Monday, February 23, 2009
Friday, February 20, 2009
I don't know if it's strange or not to name my jewelry pieces, but it is one way to identify them. The other day someone was talking about my botanical pendants, and I just wasn't sure which pieces until we agreed they were the "Botanical Ingots".
So, I am beginning to make chains. My goal is to come up with 10 original designs - including variations on a theme. Here is my first one named "Twigs". The pieces inside the rings have quite a bit of movement, and look like they should simply slide out. But because of how they are connected to each other, they can't... a bit of an optical illusion. I guess this bracelet will be worn for beauty and interest, not necessarily for comfort. It reminds me of wearing my coral twig necklaces...a definite commitment to form and color, not necessarily comfort! My next chain will be a variation on this theme, without so much poke! I am presently working with sterling wire, so I will need to figure out how to end the twigs... until I experiment with fine silver wire. I will be putting this on my website, with matching earrings.
Friday, February 13, 2009
I am interested in making chains. The problems with chains - the challenges of making chains - have to do with how they move and function in space. It is sometimes difficult for me to design a three dimensional object... to visualize how it will move. An additional variable is how something will drape and lay on the body.
For now, as I sketch and make aesthetic decisions, I am thinking of links as components. Each component can be a link, or a series of links. I'm thinking that if the components work well and move well together, then multiples of them will also work. That is how I am approaching this problem - challenge.
My challenge will be to design and make chains that are comfortable and beautiful...that have a flow of movement, are strong, and have good proportions - either as necklaces or bracelets. I am thinking of botanical themes...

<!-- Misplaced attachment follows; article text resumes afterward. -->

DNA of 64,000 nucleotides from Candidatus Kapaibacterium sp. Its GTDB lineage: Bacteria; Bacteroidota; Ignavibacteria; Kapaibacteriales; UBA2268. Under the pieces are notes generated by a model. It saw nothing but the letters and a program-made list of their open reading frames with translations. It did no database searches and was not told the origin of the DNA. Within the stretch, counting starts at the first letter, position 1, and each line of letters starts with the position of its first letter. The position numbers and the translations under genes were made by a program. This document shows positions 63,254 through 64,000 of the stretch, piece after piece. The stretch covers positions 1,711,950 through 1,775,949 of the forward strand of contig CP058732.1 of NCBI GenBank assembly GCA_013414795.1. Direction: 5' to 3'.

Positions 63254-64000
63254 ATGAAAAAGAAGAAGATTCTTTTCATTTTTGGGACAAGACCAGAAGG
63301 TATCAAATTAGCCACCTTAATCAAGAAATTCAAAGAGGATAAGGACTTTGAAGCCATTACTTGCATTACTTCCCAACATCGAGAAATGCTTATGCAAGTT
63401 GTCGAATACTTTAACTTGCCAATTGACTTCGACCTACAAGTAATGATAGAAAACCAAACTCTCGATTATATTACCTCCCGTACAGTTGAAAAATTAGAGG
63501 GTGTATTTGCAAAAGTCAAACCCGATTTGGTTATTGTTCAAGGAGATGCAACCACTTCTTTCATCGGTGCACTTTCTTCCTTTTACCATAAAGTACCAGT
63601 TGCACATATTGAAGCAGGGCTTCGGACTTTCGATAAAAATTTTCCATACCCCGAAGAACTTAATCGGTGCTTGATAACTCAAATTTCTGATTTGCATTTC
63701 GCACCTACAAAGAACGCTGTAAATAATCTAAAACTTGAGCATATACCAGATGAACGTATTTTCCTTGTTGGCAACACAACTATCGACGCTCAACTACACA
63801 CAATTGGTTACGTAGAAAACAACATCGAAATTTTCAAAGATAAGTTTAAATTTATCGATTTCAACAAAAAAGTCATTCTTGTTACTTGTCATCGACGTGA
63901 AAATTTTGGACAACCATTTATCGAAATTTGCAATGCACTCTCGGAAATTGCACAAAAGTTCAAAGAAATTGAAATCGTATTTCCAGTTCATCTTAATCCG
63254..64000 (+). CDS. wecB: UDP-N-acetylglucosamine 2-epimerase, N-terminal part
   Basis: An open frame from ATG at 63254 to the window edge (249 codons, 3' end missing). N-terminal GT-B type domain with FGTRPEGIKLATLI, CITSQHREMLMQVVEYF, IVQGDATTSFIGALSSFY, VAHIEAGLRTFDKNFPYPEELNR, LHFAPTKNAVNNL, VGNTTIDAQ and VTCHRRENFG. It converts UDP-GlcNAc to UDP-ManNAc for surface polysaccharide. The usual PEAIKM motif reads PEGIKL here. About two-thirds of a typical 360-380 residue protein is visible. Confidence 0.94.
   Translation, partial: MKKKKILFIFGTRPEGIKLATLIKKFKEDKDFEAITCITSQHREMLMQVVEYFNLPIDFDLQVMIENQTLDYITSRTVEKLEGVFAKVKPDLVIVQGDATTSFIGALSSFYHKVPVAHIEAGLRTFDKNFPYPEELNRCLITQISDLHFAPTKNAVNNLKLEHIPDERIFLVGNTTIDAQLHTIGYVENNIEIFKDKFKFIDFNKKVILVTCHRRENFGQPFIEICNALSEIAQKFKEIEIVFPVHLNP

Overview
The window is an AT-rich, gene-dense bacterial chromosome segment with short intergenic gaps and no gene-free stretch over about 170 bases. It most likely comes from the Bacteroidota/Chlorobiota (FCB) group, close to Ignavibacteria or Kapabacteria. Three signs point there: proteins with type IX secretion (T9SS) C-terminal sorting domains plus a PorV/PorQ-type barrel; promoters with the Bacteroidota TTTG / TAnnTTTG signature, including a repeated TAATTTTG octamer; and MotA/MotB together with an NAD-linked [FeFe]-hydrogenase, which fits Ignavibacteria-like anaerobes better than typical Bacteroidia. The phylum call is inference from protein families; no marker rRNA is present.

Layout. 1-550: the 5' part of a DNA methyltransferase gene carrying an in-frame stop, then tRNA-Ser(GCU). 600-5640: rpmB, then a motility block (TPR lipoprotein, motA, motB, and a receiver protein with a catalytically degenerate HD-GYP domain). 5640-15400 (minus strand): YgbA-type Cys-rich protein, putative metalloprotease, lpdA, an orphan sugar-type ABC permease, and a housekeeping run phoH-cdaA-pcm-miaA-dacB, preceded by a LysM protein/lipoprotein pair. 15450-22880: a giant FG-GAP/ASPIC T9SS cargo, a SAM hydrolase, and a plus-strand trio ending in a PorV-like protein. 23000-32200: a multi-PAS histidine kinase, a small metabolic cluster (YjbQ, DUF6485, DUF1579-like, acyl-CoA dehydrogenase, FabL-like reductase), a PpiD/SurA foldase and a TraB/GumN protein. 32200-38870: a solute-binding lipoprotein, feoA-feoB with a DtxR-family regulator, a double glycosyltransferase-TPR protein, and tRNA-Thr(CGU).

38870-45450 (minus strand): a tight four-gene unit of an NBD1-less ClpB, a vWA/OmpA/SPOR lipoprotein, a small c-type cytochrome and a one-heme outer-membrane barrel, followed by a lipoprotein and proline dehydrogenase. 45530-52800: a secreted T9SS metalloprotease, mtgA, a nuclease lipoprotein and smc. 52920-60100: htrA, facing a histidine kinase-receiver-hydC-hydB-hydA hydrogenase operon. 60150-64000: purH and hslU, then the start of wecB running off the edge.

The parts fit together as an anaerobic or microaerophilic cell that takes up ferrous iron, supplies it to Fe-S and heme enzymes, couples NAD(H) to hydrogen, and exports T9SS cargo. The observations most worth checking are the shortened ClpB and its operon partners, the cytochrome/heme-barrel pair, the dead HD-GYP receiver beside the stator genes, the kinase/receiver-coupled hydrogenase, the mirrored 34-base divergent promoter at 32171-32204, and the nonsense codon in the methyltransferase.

Tuesday, February 3, 2009
After learning how to hand engrave precious metal, I quickly discovered that the optimal surface to cut is flat in both directions. I learned how to cut on the curve and a curve heading both directions, but it was stressful beyond words. Thus, the seven-sided ring was born, providing seven opportunities to practice layout and improve cutting skills.
I made this ring by first carving a cylindrical wax and then filing seven even sides flat. After casting, each side was treated as a window pane, with a deep frame cut around each rectangle. One side shows my monogram, and stylized flowers (there's that botanical theme!) fill the remaining six sides.
Only two additional 14k gold rings like this one were made - one for my Mother - with her monogram and flower choices for each pane, and one for my Mother's best friend. She chose for her monogram cursive/feminine letters, and her husband's monogram, with more masculine block letters. Her flower choices were symbolic and personal.
When we greet each other over the holidays she reminds me that she wears her ring every day.
The time that I put into these pieces was extensive. The satisfaction of making something that is beautiful and meaningful, and will be handed down to daughters' daughters is immense... well worth the while.
Sunday, February 1, 2009
When I was young, my parents decided that we should travel instead of buying life insurance. It was a gamble, but one that provided us with lasting memories and some world knowledge.... and, a life-long love of traveling.
When I was eight we sailed to England on the Queen Elizabeth and sailed home on the Queen Mary. I still remember swimming in the saltwater pool (for the cabin class travelers), the cinema theatre, and the ability to try new food without fear of being stuck with my selection. Shuffle board, deck chairs, and getting seasick were also part of this experience. My experiences of traveling to all corners of Great Britain are another story. Priceless!
When Annie and I visited California last year, we had the chance to tour the Queen Mary in Long Beach. What a cool experience remembering times I had on board 47 years ago! The beautiful Art Deco touches were still there.
While on board in 1963, I purchased enamel pins of the Queens, which at that time probably cost about $2.50. While they may be more valuable now, I would never give them up because of the memories they hold. Why does one pin face one direction and the other face the opposite direction? One traveled to England, the other traveled home.